In his ongoing push to eliminate net neutrality rules, FCC Chairman Ajit Pai said this month that the rules caused capital investment in wireless networks to drop in 2016. But in doing so, Pai has not addressed data from The previous years did not fit his anti-net neutrality statement.
“The most concerning emerging issue we see is that investment in wireless networks has dropped significantly in 2016,” Pai said in a paper. speech at the Mobile World Congress on September 12. “According to the report UBS Wireless 411, in fact, the investment is down 9 percent, a big drop outside of the recession.”
The elimination of net neutrality rules and the related classification of broadband providers as common carriers will change the trend, Pai predicted. “As part of our process of restoring Internet Freedom, the FCC is currently evaluating whether we should change our Internet regulations in order to encourage greater deployment and investment and bring the digital world to more Americans,” he said. tell.
Pai hit the town again this week at the FCC’s Annual report on wireless competitionwhich emphasized the investment decline in 2016. The current net neutrality rules were voted by the FCC in February 2015 and took effect in June 2015.
But investment also dropped between 2013 and 2015, before the current rules were in place, Democratic FCC Commissioner Mignon Clyburn pointed out. (There was no recession in those years, either.)
Clyburn said these in his critique of the report:
The discussion of investment in the mobile wireless services industry is fundamentally flawed. By showing a decrease in investment between 2015 and 2016, this section is clearly written to support the false narrative that the 2015 Open Internet Order prevents wireless carriers from investing in their networks.
Despite my office’s request, this report does not include data from the 19th, 18th, and 16th Competition Reports, which show that investment from all commercial wireless companies declined from $33.1 billion in 2013 to $30.9 billion in 2015. In case you missed it, the news predated 2015 Order. Also, despite my request, this report does not include CTIA investment data indicating that investment for consumer metrics declined from 2006 to 2009. In case you missed it again, that preceded the 2015 and 2010 Open Internet Orders. These statistics show that there must be other factors, besides Open Internet Orders, that account why wireless carriers reduce their investment in their networks.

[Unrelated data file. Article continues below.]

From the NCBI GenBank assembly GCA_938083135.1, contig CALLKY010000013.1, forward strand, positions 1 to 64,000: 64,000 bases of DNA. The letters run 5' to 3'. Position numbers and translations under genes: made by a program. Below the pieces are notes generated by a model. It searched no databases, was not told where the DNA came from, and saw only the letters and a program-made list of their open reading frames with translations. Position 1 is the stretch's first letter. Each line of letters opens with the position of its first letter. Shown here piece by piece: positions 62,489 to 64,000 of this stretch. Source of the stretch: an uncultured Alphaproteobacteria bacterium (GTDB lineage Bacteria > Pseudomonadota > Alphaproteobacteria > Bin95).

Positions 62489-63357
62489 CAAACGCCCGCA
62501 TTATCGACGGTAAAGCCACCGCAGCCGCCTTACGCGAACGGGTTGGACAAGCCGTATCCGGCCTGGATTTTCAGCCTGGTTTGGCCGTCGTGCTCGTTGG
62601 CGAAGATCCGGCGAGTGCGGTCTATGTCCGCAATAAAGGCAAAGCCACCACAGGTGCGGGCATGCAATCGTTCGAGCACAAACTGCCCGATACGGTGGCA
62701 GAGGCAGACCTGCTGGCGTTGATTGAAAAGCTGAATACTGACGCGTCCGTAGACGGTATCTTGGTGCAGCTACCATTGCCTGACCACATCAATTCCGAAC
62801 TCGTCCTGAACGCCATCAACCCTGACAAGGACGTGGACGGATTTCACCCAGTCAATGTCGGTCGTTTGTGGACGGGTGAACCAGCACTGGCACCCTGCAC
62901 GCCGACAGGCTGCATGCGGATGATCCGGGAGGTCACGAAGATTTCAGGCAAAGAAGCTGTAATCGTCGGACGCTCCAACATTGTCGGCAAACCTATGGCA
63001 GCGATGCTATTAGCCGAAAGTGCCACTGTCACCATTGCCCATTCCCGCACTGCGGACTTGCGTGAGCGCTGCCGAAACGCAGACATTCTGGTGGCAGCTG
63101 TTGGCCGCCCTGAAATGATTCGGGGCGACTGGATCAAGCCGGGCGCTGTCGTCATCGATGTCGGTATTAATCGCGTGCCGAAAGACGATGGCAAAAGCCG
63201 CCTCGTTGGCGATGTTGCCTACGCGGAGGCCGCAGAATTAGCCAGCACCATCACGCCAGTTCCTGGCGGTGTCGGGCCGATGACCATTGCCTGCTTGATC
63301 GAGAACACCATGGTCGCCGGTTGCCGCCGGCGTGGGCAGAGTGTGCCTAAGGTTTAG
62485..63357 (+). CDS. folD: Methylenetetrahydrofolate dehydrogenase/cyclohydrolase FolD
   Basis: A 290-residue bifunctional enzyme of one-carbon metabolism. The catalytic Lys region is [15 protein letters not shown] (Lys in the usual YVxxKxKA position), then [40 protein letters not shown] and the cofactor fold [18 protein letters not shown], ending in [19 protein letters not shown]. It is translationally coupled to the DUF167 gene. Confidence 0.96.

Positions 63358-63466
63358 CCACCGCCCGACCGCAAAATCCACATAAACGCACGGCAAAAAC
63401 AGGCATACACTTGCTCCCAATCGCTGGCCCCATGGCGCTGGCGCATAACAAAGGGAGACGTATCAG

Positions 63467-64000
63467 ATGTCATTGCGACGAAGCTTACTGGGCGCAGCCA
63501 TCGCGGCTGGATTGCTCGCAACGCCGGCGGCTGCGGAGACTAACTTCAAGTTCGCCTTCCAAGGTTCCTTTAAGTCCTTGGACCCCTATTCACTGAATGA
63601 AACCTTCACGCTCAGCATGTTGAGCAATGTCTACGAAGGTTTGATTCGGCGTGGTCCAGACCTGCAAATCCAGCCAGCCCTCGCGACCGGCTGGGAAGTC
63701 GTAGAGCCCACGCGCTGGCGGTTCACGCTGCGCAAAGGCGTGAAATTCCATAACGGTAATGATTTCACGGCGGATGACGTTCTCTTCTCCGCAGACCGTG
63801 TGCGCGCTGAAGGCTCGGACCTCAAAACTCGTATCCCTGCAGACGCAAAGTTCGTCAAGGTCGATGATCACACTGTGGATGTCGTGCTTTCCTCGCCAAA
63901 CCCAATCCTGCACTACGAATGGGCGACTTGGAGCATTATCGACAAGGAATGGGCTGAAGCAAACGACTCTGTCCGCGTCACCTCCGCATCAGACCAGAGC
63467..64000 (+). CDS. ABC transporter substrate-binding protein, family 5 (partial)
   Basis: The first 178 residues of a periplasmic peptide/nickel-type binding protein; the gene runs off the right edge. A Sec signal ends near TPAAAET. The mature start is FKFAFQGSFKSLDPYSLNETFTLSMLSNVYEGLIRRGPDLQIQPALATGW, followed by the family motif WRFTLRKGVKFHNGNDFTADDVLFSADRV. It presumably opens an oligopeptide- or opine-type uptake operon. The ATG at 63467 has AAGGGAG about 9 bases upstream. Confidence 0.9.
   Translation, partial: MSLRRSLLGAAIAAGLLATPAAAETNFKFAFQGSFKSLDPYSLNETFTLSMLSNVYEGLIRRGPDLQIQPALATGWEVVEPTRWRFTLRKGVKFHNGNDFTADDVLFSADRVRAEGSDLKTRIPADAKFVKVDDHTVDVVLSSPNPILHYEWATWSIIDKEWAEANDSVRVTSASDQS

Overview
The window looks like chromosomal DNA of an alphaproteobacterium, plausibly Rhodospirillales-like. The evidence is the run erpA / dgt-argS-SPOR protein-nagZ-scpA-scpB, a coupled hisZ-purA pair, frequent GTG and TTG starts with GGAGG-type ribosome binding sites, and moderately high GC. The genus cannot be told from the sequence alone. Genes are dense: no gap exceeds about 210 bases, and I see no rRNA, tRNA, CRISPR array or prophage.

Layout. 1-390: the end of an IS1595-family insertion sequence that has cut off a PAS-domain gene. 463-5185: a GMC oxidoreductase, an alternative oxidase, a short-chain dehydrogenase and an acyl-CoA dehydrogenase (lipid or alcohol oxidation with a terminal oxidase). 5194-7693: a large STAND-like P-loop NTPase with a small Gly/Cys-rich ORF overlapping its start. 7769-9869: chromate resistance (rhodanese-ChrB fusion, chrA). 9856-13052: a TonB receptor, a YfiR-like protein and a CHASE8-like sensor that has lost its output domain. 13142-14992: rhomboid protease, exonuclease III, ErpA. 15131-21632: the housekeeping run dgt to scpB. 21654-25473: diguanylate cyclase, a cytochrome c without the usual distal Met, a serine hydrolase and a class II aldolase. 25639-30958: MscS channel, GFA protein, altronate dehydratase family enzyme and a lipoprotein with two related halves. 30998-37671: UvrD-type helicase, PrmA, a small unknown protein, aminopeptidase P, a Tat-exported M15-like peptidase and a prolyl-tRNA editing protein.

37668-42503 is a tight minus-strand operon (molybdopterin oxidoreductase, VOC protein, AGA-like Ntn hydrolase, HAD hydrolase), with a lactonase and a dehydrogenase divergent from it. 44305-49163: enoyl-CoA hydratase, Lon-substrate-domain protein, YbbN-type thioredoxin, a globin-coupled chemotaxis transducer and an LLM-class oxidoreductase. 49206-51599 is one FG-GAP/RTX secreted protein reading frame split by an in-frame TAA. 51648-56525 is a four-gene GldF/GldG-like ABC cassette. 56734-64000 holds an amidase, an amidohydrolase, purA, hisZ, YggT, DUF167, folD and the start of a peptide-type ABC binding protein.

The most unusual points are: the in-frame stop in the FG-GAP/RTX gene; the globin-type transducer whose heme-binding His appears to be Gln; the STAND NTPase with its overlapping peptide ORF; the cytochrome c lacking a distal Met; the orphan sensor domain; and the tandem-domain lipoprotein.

Previously, a weak set of net neutrality rules was approved by the FCC in 2010 but a court decision was removed in January 2014. The 2010 rules required mobile ISPs to disclose network management practices and prohibit them. to block legitimate websites — today, wireless Providers face strict rules against hacking and prepayment.
Investments rise and fall in cycles
Wireless network investment rose by 18.9 percent from 2011 to 2012 and rose another 10.1 percent from 2012 to 2013, despite limited net neutrality rules in place at the time, according to CTIA data cited by the FCC in its annual reports. As Clyburn noted, investment then declined from 2013 to 2015, although there were no net neutrality rules for all of 2014 and half of 2015.
The data shows investment going up and down in cyclical patterns, a trend that the FCC has in previous years attributed to the beginnings and ends of technology upgrade systems rather than to neutrality rules. net.
In response to Clyburn’s statement, the FCC’s Republican majority edited a chart in the competition report to include annual capital expenditures by four nationwide service providers since 2010. journalist released before the council election, the chart only goes back to 2013.
But those final report does not have all the data requested about Clyburn and is otherwise identical to the actors on the question of investment. The section on investment before the chart still does not take into account the previous investment movements noted by Clyburn, focusing only on the most recent decline.
“According to the UBS Wireless 411 report, in 2016, wireless service providers spent an additional $28.0 billion, which is a decrease of approximately 9 percent from the $30.9 billion invested in 2015,” the report said.